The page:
Data_Sheet_1_Visual Working Memory of Chinese Characters and Expertise: The Expert’s Memory Advantage Is Based on Long-Term Knowledge of Visual Word F.PDF (642.62 kB)
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Data_Sheet_1_Visual Working Memory of Chinese Characters and Expertise: The Expert’s Memory Advantage Is Based on Long-Term Knowledge of Visual Word Forms.PDF

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posted on 17.04.2020, 04:29 by Hubert D. Zimmer, Benjamin Fischer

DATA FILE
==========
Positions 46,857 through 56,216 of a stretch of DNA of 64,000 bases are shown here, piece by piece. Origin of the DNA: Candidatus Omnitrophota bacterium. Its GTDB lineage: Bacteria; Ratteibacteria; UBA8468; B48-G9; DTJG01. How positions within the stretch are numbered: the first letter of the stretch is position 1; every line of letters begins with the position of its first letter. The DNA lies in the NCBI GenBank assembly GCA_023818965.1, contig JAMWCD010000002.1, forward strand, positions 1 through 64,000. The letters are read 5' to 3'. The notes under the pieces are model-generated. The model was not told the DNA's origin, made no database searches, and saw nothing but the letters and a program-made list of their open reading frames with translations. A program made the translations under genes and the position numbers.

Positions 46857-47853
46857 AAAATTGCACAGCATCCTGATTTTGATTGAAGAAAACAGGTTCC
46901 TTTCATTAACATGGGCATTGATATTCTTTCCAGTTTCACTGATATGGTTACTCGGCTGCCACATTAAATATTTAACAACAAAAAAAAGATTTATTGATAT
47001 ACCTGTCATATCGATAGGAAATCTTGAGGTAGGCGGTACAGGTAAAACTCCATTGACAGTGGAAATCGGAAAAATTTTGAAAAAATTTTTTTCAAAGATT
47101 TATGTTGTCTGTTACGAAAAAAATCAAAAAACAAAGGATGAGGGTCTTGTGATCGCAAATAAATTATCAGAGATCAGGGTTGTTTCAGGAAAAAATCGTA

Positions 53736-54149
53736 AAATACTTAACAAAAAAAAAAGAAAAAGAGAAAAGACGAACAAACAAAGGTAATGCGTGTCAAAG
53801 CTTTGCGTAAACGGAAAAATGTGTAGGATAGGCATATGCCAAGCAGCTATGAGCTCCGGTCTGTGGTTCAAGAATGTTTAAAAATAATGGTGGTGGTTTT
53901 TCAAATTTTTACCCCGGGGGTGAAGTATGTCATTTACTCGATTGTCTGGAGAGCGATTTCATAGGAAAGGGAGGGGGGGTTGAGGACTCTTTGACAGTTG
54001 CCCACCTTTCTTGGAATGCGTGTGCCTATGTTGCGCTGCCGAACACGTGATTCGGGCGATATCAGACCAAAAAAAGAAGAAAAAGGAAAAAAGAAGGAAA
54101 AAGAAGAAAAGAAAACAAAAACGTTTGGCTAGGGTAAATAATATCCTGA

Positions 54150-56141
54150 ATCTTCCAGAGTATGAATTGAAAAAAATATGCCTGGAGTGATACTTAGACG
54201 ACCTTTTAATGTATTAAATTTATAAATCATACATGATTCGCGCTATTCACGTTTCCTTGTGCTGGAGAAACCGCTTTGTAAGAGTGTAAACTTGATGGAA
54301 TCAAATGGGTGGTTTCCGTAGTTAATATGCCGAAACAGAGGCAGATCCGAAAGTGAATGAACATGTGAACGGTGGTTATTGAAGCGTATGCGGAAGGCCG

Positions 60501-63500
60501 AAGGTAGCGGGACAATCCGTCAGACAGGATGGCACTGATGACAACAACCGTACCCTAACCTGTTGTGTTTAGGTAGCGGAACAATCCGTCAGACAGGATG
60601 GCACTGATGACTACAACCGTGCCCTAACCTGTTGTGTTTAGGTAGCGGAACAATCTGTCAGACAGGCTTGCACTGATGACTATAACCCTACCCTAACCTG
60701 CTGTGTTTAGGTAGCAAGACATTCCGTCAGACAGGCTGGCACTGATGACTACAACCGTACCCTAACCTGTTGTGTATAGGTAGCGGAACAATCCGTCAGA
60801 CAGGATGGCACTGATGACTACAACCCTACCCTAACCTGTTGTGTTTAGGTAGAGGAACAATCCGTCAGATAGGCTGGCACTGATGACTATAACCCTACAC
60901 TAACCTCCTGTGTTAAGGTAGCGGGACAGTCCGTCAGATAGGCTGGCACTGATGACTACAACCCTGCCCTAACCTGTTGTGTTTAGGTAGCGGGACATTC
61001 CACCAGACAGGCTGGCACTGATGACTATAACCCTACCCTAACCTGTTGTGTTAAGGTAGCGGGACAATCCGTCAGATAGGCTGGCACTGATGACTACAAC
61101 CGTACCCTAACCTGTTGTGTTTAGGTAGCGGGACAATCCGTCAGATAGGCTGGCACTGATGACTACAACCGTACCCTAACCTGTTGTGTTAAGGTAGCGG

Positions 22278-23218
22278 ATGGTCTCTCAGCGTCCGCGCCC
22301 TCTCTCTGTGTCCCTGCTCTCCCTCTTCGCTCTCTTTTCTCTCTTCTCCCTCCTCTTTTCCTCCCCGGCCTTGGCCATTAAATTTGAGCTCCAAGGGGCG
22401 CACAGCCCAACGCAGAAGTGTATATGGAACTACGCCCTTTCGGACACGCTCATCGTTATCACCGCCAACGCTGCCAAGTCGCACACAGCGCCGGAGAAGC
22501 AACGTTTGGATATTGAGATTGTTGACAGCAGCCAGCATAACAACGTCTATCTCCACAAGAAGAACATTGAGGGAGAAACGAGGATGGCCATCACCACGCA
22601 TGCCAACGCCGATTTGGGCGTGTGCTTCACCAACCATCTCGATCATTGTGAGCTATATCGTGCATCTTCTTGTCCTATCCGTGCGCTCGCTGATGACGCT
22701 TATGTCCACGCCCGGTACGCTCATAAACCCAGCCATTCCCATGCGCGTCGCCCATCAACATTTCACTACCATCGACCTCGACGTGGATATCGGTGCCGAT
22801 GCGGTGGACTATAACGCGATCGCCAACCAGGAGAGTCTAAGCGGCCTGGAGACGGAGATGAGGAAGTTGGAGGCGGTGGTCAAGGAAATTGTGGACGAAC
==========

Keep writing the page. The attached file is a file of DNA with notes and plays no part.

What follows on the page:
People unfamiliar with Chinese characters show poorer visual working memory (VWM) performance for Chinese characters than do literates in Chinese. In a series of experiments, we investigated the reasons for this expertise advantage. Experiments 1 and 2 showed that the advantage of Chinese literates does not transfer to novel material. Experts had similar resolution as novices for material outside of their field of expertise, and the memory of novices and experts did not differ when detecting a big change, e.g., when a character’s color was changed. Memorizing appears to function as a rather abstract representation of word forms because memory for characters’ fonts was poor independently of expertise (Experiment 3), though still visual. Distractors that were highly similar conceptually did not increase memory errors, but visually similar distractors impaired memory (Experiment 4). We hypothesized that literates in Chinese represent characters in VWM as tokens of visual word forms made available by long-term memory. In Experiment 5, we provided novices with visual word form knowledge. Participants subsequently performed a change detection task with trained and novel characters in a functional magnetic resonance experiment. We analyzed set size- and training-dependent effects in the intraparietal sulcus (IPS) and the visual word form area. VWM for trained characters was better than for novel characters. Neural activity increased with set size and at a slower rate for trained than for novel characters. All conditions approached the same maximum, but novel characters reached the maximum at a smaller set size than trained characters. The time course of the bold response depended on set size and knowledge status. Starting from the same initial maximum, neural activity at small set sizes returned to baseline more quickly for trained characters than for novel characters. Additionally, high performers showed generally more neural activity in the IPS than low performers. We conclude that experts’ better performance in working memory (WM) is caused by the availability of visual long-term representations (word form types) that allow a sparse representation of the perceived stimuli and make even small changes big because they cause a type change that is easily detected.

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